FAA's rules regulating the use of personal electronic devices (PED) on commercial aircraft are expected to change by 2014, as a federal advisory panel meets this week to complete its recommendations for changing the regulations.
(Photo: Internet OnAir on Emirates A380 Passenger connects onboard Emirates' A380 Copyright - Emirates.)
An Aviation Rulemaking Committee (ARC) consisting of PED manufacturers and trade associations, pilot and flight attendant groups, airline operators and associations and aircraft manufacturers is meeting this week to complete recommendations to submit to FAA to alter its rules regulating the in-flight use of PEDs. Currently the agency requires passengers to turn off all devices during takeoffs and landings; that rule is likely to be changed to allow the use of Wi-Fi, while still prohibiting sending or receiving emails and text messages below 10,000 feet to prevent interference with critical aircraft systems.
The ARC's recommendations are due by the end of the month for changes that will likely go into effect next year. FAA has come under scrutiny over the last year from lawmakers and trade associations that believe its ban on PEDs below 10,000 feet is unjustified, especially with pilots increasingly using tablet devices in the cockpit, and the fact that many passengers never turn off their devices at any time during the flight which has not produced reports of interference. In 2012, FAA updated its guidance for approving airlines to allow pilots to use EFBs in the cockpit, requiring that they demonstrate that the device does not interfere with an aircraft's electronic systems.
A study released this year by the Airline Passenger Experience Association and the Consumer Electronics Association found about 30 percent of passengers said they had left a device on during takeoff or landing.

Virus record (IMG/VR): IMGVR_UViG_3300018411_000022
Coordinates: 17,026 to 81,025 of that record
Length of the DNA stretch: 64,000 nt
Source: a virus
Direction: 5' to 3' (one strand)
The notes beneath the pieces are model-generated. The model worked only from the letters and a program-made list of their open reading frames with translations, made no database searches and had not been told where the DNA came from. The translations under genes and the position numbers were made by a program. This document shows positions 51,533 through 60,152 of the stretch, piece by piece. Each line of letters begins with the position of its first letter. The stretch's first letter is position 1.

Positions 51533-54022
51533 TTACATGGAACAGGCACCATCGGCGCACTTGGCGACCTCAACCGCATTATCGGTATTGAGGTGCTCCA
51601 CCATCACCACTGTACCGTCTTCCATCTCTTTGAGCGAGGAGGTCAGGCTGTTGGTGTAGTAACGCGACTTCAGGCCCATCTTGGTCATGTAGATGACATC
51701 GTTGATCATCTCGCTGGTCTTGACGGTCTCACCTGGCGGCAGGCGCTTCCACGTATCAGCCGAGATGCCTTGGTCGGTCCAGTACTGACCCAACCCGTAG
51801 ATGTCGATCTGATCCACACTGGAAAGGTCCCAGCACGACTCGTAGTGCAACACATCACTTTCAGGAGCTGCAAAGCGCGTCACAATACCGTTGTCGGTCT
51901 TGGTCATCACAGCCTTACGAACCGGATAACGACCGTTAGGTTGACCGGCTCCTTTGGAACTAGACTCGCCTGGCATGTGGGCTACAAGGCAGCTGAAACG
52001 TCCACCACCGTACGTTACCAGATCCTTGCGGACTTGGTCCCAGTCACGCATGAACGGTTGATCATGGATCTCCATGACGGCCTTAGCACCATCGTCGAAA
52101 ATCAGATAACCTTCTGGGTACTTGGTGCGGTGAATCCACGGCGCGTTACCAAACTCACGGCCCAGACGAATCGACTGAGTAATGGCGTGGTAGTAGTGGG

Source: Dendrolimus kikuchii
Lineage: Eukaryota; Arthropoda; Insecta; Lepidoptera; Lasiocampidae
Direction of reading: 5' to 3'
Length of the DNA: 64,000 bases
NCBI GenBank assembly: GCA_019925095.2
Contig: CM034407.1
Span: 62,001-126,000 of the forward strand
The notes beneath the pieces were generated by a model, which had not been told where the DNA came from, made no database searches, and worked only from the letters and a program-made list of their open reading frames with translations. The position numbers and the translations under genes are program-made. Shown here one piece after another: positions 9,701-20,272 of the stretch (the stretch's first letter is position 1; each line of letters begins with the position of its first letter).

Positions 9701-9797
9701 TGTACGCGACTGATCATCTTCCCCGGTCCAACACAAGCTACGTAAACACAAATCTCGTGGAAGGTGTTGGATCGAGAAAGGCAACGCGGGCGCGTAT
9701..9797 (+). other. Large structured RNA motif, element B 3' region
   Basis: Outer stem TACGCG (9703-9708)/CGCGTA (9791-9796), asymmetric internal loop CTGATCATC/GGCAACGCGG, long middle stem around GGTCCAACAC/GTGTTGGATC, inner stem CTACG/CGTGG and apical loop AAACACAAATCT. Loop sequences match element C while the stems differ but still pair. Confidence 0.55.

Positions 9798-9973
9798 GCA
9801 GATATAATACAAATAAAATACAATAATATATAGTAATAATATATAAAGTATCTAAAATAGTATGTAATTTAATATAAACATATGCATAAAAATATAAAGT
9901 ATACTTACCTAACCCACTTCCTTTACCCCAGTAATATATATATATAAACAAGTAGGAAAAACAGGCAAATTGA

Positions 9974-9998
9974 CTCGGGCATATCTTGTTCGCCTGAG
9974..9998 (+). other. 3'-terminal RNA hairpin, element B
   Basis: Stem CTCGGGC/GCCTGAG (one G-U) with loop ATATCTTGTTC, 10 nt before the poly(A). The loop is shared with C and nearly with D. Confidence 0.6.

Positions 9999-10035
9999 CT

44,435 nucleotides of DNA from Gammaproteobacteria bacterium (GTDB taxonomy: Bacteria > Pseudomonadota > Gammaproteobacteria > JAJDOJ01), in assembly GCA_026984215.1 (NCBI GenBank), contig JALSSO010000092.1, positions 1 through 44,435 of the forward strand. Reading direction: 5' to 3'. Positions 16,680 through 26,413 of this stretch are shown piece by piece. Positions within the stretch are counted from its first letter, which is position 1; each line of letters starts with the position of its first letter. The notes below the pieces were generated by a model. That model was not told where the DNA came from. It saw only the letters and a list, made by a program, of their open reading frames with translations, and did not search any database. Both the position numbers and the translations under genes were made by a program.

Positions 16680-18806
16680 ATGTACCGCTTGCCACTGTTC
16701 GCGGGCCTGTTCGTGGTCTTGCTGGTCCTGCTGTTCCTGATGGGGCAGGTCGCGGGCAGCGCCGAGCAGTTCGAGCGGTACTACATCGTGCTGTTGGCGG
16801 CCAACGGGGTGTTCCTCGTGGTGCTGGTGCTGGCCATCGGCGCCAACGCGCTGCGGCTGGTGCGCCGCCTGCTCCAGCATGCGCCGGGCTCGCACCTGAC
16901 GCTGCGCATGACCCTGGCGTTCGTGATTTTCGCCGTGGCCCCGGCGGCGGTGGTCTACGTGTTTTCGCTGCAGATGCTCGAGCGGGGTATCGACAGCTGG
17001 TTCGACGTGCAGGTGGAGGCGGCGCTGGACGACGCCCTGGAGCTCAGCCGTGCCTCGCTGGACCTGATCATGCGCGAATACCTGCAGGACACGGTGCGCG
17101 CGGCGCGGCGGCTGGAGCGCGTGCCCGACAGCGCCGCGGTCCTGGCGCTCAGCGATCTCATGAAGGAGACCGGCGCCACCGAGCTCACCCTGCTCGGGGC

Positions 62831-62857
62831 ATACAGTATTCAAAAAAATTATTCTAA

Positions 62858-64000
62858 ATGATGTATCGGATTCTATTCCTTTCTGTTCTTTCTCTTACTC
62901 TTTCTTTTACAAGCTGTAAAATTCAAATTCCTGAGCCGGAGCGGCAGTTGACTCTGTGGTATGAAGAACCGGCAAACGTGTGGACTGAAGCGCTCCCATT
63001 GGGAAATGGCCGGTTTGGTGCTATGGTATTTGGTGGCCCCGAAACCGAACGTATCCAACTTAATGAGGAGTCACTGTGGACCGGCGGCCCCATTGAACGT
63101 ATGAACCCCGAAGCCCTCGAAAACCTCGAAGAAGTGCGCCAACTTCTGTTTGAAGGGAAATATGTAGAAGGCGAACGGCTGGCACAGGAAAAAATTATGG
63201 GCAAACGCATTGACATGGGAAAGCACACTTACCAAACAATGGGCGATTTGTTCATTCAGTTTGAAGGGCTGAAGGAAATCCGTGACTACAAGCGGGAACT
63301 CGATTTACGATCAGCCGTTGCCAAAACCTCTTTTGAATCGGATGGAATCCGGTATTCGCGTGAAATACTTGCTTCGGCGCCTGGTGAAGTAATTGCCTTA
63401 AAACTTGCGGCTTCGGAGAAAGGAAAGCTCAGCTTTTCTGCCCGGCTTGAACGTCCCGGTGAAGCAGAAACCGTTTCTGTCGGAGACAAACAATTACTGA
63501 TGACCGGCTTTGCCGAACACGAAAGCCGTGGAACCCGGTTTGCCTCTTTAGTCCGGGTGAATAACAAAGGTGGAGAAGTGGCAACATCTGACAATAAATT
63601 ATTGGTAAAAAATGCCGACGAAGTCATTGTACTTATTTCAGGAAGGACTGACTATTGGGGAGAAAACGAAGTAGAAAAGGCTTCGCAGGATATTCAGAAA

"The FAA recognizes consumers are intensely interested in the use of personal electronics aboard aircraft, and that is why we tasked a government-industry group to examine the safety issues and the feasibility of changing the current restrictions. The group is meeting again this week and is expected to complete a report to the FAA by the end of the month. We will wait for the group to finish its work before we determine next steps," FAA said in a statement to Avionics Magazine.
Sen. Claire McCaskill (D-Mo.), who has been critical of FAA's PED policy, in August wrote a letter to FAA Administrator Michael Huerta urging the ARC to finish its recommendations as quickly as possible. The ARC was originally supposed to submit its recommendations in July, but requested more time to further consider technological standards associated with the use of PEDs during any phase of flight.
"Given the technological advancement of both PEDs and critical air navigation and flight control systems since the rules were put in place, updated protocols for safe use of PEDs on board commercial flights are long overdue," said McCaskill.
Another factor that further complicates the ARC's rulemaking process is airline's mixed fleet of older and new aircraft, because older airplanes are more susceptible to interference. Modern passenger aircraft feature digital cockpit displays, fly-by-wire controls and flight management systems that are certified to withstand interference. However, even those aircraft use systems, such as global positioning, traffic collision avoidance and weather tracking that rely on ground or satellite signals that are susceptible to interference from PEDs. When installing Wi-Fi routers for in-cabin use, FAA requires a Supplemental Type Certification (STC) specific to an aircraft's make and model to ensure onboard avionics systems are shielded from potential interference.
Not up for consideration is the use of cell phones during flight because Federal Communications Commissions (FCC) regulations prohibit airborne calls using cell phones.